Five Major Leaguers Every Young Player Should Emulate

With all of the negative news that perforates sports these days, sometimes it is hard to imagine there are great role models in professional athletics. The bad guys who commit crimes dominate the airwaves and newspaper articles. Meanwhile, legitimate good guys get dismissed. Someone being a genuine human doesn’t drive reader traffic.

Kids looking for on and off-field role models do have Major League Baseball players to follow, though. They just have to know who to emulate. These guys are great workers, humanitarians, or combinations of both. They have the work ethic to succeed at the highest level and also know what it takes to help their communities. Here are five good guys of MLB that parents should tell their kids about.


Anthony Rizzo, Chicago Cubs

Rizzo is forever a hero in the city of Chicago for his part in nabbing the Cubs’ first World Series in over 100 years. He is also someone to be idolized for his off-field work.

Rizzo started the Anthony Rizzo Family Foundation after he himself was diagnosed with and recovered from cancer. Besides donating money, which is obviously important, Rizzo also donates his time, which cannot be overlooked. From walking in 5Ks to meeting with sick children who are going through the same thing he battled, Rizzo is the perfect role model.


Mike Trout, Los Angeles Angels

Somehow, Mike Trout is arguably the greatest player of his generation, yet no one knows much about him. He is the quietest superstar in recent memory. Simply enough, Trout just does his job, and does it extremely well.

He is one of the hardest workers in the sport, possesses the ultimate swing which he has honed over years of practice, and has no discernible weakness. Trout is the quintessential five-tool player with skills that range from power to speed to arm strength.

Finding an on-field role model in baseball isn’t hard. Just look to the sport’s best player and the guy who should win AL MVP every single year.


Curtis Granderson, New York Mets

Grandersonis a majorly underrated power hitter. He started off his career in Detroit as a spindly looking speedster. As he aged, he worked on his body and added power to his repertoire., and because of that he’s now good for 30+ home runs a season.

But he’s done a lot of work off the field as well. He started the Grand Kids Foundation, which helps kids with “the power of education and movement,” through physical fitness and nutrition. The foundation offers scholarships and programs for youngsters, as well as fun events like toy drives and camps.


Joe Mauer, Minnesota Twins

It feels as though Joe Mauer has been a prototypical MLB player since birth. But in reality, he worked very hard to develop a beautiful swing that carried him to the top of his sport. In the field, Mauer was once an elite catcher but has learned to transition to other positions to help prolong his career. It’s a step that few major leaguers could successfully make.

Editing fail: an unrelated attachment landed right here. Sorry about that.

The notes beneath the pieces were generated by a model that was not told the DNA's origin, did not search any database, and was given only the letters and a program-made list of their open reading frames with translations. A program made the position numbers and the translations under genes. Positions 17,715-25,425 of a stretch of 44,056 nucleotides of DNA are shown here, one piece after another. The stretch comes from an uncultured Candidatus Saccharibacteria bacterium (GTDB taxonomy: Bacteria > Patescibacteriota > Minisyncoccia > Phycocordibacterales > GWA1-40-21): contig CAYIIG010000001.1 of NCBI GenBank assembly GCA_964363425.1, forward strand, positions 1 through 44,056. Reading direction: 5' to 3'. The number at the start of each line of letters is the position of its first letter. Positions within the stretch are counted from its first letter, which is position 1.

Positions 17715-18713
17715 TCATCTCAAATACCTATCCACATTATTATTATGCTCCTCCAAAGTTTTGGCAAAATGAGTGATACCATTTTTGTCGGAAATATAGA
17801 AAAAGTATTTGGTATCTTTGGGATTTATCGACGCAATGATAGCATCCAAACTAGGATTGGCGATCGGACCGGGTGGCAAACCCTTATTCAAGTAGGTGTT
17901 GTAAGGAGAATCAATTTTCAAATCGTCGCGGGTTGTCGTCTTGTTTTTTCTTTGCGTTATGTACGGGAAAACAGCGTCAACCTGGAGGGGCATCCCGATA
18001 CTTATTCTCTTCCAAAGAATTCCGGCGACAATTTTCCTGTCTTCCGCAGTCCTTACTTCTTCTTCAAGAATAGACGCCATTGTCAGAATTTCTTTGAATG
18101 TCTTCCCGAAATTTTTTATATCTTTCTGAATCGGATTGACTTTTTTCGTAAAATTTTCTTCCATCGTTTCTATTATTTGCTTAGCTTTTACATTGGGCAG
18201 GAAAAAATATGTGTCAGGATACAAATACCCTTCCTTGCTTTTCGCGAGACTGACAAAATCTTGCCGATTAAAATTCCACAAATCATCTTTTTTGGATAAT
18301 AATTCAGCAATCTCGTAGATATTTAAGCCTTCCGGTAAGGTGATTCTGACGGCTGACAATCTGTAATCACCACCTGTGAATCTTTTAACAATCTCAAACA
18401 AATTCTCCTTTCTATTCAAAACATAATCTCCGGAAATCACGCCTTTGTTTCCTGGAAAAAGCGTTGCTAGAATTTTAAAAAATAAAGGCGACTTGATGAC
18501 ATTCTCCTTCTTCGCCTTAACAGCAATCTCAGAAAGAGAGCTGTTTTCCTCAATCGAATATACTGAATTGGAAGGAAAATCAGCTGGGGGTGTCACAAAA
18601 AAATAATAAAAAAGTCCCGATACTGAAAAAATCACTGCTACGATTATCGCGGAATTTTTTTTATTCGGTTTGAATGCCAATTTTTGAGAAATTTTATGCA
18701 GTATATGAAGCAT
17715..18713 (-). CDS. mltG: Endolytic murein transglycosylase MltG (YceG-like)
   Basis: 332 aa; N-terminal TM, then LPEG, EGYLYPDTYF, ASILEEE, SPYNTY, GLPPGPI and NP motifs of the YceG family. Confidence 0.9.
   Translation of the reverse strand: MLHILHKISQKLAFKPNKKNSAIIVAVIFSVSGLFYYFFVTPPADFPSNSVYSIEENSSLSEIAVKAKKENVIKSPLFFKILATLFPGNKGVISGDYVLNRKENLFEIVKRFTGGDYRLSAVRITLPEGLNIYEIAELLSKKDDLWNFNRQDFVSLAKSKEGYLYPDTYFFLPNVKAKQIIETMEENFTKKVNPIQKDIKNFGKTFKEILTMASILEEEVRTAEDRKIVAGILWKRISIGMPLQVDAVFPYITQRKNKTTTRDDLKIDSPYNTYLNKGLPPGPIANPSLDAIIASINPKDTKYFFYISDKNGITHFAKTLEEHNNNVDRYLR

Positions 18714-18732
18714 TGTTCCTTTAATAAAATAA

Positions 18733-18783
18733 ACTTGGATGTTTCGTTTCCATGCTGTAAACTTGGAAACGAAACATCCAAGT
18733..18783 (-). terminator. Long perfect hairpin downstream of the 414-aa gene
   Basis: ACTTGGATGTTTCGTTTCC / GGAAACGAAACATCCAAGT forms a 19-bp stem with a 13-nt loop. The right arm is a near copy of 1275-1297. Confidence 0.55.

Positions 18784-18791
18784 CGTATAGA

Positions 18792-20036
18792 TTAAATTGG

To top it all off, Mauer is reportedly one of the nicest guys in baseball and an elite representative of his home state of Minnesota. A few years back, he appeared on a list of the nicest players, voted on by his peers in the league. You know a guy is good when his competitors and baseball enemies throw him some love.


Robinson Cano, Seattle Mariners

It is hard to find a player in baseball with better technique than Robinson Cano. Lefties are known for having prettier swings than their right-handed counterparts, but even for a lefty, Cano’s swing appears perfect. When anyone points to the perfect swing technique, Cano is the go-to guy now that Ken Griffey Jr. is long since retired.

The only downside to Cano’s game was his lackadaisical appearance on the defensive side. When he was a member of the New York Yankees, fans used to get on him for his nonchalant play in the field. However, he remained a quality defensive player with good range and arm strength for his position.

After a rough beginning to his Seattle career, he bounced back in 2016 with another highly successful defensive year, reminiscent of his years in pinstripes. Signed as an amateur free agent from the Dominican Republic, Cano has put together an incredible major-league career; one worthy of admiring and learning from for the next generation.

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Photos: Arturo Pardavila III / CC 2.0, Keith Allison / CC 2.0, slgckgc / CC 2.0, Keith Allison / CC 2.0, Keith Allison / CC 2.0